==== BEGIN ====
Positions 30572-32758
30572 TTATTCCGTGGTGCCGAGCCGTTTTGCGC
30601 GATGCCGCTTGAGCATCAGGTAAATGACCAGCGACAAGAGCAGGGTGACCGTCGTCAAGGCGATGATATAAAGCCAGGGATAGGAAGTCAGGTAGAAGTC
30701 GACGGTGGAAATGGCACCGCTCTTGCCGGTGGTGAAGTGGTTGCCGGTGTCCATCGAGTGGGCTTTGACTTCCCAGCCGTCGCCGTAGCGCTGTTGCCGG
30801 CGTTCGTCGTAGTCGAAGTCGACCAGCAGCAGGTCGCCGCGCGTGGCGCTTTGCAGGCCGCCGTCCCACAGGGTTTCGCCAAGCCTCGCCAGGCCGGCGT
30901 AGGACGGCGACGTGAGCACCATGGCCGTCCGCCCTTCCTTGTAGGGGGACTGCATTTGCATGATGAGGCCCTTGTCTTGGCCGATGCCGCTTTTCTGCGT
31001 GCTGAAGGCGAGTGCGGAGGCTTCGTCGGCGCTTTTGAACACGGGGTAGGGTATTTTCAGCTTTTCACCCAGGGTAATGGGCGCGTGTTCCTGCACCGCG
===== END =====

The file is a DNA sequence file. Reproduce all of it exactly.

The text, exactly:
Positions 30572-32758
30572 TTATTCCGTGGTGCCGAGCCGTTTTGCGC
30601 GATGCCGCTTGAGCATCAGGTAAATGACCAGCGACAAGAGCAGGGTGACCGTCGTCAAGGCGATGATATAAAGCCAGGGATAGGAAGTCAGGTAGAAGTC
30701 GACGGTGGAAATGGCACCGCTCTTGCCGGTGGTGAAGTGGTTGCCGGTGTCCATCGAGTGGGCTTTGACTTCCCAGCCGTCGCCGTAGCGCTGTTGCCGG
30801 CGTTCGTCGTAGTCGAAGTCGACCAGCAGCAGGTCGCCGCGCGTGGCGCTTTGCAGGCCGCCGTCCCACAGGGTTTCGCCAAGCCTCGCCAGGCCGGCGT
30901 AGGACGGCGACGTGAGCACCATGGCCGTCCGCCCTTCCTTGTAGGGGGACTGCATTTGCATGATGAGGCCCTTGTCTTGGCCGATGCCGCTTTTCTGCGT
31001 GCTGAAGGCGAGTGCGGAGGCTTCGTCGGCGCTTTTGAACACGGGGTAGGGTATTTTCAGCTTTTCACCCAGGGTAATGGGCGCGTGTTCCTGCACCGCG